After an outbreak of epidemic plague in the Baltic Sea ports, the Stangate Creek area in the Medway Estuary in North Kent was designated a quarantine site for cargo ships destined for London in 1712. The quarantine of ships ended in 1896 but today evidence of the impact on the landscape can still be found. As far as we know, the area has never been documented despite its significant role in our maritime heritage.
Much of Deadman’s Island is covered by the highest tides. Access is difficult and years of coastal erosion have washed away much of what remains of the area’s past. The area has also been designated a Site of Special Scientific Interest by Natural England and the RSPB have identified it as an important bird breeding and nesting site.
A level of interpretation by a small team of professional creative artists collaborating with heritage workers is required to investigate and document the significance of the area. Since it unlikely the public will have any physical access at all to the island areas, now or in the future, we propose to employ a team of artists and heritage workers to produce a booklet, website, exhibition, school workshop programme, teaching resources and guided walks helping people to appreciate the area’s significance.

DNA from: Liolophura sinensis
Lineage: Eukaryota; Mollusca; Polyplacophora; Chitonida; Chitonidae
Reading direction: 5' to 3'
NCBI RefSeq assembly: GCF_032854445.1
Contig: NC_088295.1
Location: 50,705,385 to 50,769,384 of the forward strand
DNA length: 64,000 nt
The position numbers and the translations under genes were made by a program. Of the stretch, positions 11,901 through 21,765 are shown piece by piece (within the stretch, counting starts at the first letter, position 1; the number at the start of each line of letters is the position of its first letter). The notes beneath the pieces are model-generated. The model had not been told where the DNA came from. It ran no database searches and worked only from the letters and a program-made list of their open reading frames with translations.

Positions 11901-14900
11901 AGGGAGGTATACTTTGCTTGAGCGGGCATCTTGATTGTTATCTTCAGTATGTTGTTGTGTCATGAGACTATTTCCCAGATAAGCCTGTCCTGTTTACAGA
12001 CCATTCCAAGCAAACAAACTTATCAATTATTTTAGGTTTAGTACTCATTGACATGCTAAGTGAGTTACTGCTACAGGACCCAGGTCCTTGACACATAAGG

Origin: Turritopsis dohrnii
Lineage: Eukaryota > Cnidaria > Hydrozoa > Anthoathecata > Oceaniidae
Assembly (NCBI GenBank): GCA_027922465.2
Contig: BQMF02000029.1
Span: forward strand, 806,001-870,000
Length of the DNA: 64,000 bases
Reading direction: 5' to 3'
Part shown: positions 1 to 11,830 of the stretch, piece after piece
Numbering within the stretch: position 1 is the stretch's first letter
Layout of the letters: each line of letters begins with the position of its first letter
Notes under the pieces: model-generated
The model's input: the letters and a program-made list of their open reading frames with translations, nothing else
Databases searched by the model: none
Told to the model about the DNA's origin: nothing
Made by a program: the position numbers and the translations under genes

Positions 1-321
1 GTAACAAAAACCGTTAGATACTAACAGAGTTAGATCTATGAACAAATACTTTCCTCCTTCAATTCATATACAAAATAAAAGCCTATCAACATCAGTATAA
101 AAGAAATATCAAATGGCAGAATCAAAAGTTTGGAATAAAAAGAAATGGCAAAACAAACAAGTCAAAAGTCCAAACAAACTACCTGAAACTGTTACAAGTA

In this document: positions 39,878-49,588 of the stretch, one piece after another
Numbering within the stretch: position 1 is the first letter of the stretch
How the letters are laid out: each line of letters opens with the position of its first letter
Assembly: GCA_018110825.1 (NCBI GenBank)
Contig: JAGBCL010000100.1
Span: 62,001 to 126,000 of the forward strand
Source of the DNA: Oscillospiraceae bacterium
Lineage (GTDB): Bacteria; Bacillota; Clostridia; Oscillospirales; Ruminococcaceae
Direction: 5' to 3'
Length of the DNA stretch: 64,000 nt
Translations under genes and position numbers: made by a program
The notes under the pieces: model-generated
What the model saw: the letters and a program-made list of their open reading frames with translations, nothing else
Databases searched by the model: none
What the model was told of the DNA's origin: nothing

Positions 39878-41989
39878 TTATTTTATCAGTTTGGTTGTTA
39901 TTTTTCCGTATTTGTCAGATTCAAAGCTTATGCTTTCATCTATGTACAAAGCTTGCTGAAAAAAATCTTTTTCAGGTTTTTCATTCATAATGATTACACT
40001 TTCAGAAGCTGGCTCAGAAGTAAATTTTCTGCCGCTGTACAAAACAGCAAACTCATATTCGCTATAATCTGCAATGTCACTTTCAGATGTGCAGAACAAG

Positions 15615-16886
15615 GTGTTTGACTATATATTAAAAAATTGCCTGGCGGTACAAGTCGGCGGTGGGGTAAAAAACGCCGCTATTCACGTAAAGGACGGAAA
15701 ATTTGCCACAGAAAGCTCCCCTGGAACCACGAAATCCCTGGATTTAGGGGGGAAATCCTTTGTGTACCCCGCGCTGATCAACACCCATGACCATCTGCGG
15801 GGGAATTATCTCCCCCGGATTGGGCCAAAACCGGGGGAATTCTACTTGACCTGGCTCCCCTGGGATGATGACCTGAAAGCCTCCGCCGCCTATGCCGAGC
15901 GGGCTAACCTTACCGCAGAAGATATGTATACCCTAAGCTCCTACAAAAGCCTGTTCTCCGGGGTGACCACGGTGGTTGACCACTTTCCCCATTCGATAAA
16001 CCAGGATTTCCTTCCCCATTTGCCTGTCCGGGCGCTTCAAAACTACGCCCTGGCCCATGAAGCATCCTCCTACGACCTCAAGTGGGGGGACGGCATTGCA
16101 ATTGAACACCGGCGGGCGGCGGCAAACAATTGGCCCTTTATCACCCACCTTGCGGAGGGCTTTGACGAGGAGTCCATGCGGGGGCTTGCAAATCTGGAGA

Archivist and local history writer, Nicola Waddington will lead on the research and identify the cultural significance of the quarantine area. The information gathered will inform the significance of the cultural and physical aspects of the area’s heritage. The archival and interpretive materials will form the items for a temporary public exhibition on quarantine. We will organize boat tours sailing to the site to appreciate the heritage and celebrate the volunteers involvement in the project. We are therefore recruiting project volunteers to work and train with our archivist.